“Hope” – All College Church 2011

     This is what the LORD says: “You will be in Babylon for seventy years. But then I will come and do for you all the good things I have promised, and I will bring you home again. For I know the plans I have for you,” says the LORD. “They are plans for good and not for disaster, to give you a future and a hope. In those days when you pray, I will listen. If you look for me wholeheartedly, you will find me. I will be found by you,” says the LORD. “I will end your captivity and restore your fortunes. I will gather you out of the nations where I sent you and will bring you home again to your own land” (Jeremiah 29:10-14 NLT).

     After they [the disciples] gathered again in Galilee, Jesus told them, “The Son of Man is going to be betrayed into the hands of his enemies. He will be killed, but on the third day he will be raised from the dead.” And the disciples were filled with grief (Matthew 17:22-23 NLT).

My family and I went to a wedding last weekend and since it was out of town, my wife and I reminisced about our time here at DWU so far between the screams and cries of our children in the car. I think my wife likes to get me in the confined space of the car so I am forced to chat and share my feelings.

We are entering on 6th year here which, looking back at the other campus pastor tenure’s puts us in 2nd place for the longest tenure in recent history, going back at least to 1988, maybe even beyond that. When we moved here we didn’t have 2 children, a 6-year old husky/lab dog or almost half the stuff we have acquired since then. We moved from a 700 sq. ft. duplex that was plenty sufficient for two newlyweds to a 2000+ sq. ft. house that feels smaller as the family keeps getting bigger. It is true that you grow to fill whatever space you are given! Life is about change and transition.

I realized three things changed for me personally this past year. In January I was reading an article to be used in the Wesleyan Today (a publication the university produces) where I was quoted and it read “Brandon Vetter, 30.” I almost did a spit take as I was reading the article; I knew I was turning 30 this year but it was just… so… final to see it in print, in black and white like that. Second, I remember my hair stylist back in my early 20s finding gray hairs already and said I would be completely white by the time I was 30. Ha! She was wrong. But I am finding more and more not-black hairs each day. And, last, just this month, August 10th to be exact, I have spent more time on earth without my mother than with her, as she died of cancer when I was 15 years old.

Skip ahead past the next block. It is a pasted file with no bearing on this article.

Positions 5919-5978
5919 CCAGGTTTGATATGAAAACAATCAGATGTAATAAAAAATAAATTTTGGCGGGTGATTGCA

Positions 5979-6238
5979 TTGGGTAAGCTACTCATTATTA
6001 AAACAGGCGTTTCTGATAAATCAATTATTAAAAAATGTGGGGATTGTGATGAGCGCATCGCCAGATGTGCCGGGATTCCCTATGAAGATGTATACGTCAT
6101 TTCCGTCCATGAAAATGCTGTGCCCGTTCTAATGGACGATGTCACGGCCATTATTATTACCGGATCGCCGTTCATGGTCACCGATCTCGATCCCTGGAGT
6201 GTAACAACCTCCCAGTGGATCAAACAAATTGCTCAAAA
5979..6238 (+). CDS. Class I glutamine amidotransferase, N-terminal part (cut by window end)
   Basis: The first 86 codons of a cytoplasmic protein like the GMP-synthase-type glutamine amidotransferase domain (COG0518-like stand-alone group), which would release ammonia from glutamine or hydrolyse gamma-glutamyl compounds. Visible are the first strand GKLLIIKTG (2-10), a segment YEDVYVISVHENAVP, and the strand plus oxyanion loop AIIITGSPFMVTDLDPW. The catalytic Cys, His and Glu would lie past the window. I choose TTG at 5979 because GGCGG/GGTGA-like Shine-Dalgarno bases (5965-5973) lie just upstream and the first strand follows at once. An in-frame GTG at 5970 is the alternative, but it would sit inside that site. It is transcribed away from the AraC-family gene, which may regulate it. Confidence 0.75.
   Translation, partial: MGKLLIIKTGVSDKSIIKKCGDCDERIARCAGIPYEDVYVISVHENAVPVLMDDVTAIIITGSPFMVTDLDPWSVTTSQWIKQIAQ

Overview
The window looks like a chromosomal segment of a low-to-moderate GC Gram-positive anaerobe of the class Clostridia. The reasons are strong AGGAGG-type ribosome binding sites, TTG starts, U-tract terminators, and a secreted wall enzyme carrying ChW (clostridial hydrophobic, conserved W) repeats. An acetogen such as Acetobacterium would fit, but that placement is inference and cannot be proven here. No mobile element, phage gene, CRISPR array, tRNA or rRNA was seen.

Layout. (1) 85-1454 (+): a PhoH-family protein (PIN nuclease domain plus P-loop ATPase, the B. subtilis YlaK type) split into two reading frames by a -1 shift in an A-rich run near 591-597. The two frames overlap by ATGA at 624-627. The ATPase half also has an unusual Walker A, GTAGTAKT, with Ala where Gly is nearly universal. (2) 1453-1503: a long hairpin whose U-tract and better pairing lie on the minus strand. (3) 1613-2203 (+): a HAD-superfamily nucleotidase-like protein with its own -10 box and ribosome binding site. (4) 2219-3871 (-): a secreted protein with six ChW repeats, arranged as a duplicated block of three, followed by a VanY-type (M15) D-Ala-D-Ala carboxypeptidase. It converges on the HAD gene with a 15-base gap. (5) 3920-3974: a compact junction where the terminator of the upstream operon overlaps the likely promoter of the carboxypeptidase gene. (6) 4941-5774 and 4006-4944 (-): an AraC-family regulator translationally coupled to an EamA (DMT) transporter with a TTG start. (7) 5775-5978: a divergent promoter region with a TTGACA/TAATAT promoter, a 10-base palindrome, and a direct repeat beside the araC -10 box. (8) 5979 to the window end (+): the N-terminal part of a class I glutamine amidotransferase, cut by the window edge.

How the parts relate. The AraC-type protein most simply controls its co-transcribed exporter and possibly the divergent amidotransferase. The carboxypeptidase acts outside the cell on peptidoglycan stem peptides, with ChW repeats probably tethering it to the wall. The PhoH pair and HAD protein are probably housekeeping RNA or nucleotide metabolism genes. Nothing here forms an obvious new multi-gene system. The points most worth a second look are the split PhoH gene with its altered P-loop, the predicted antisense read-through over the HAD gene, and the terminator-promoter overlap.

Some changes we go through are incredibly painful like when we lose people we love whether through death or distance; these events transform us and mark us forever, making us different people today than we were yesterday. Sometimes the changes are humorous because we’ve all been there or will be there; they are just a part of life like white hair, aging, middle school, and going to college for the first time. Sometimes the changes we go through are both humorous and painful.

In the midst of all the stuff we go through, all the noise that is out there, there is a voice calling out to us in a whisper, if we slow down long enough, turn off our technology long enough, we can hear it telling us that no matter what we go through, there is always hope, always a future with good in the plan, not disaster. Even when it might feel like all that is left for us is disaster, the voice whispers to us “you are wrong. There is hope.”

Our first Scripture this morning is pretty familiar to those who have Christian relatives who give them Christian-themed gifts. This is a well-used graduation verse that rightly instills hope and excitement into recent high school graduates as they move on to experience post-graduation life, which for many ends up being college. However, as you study this passage and read the story around it in the book of Jeremiah, it is a very interesting choice for us to put on greeting cards, key chains, bookmarks and bracelets.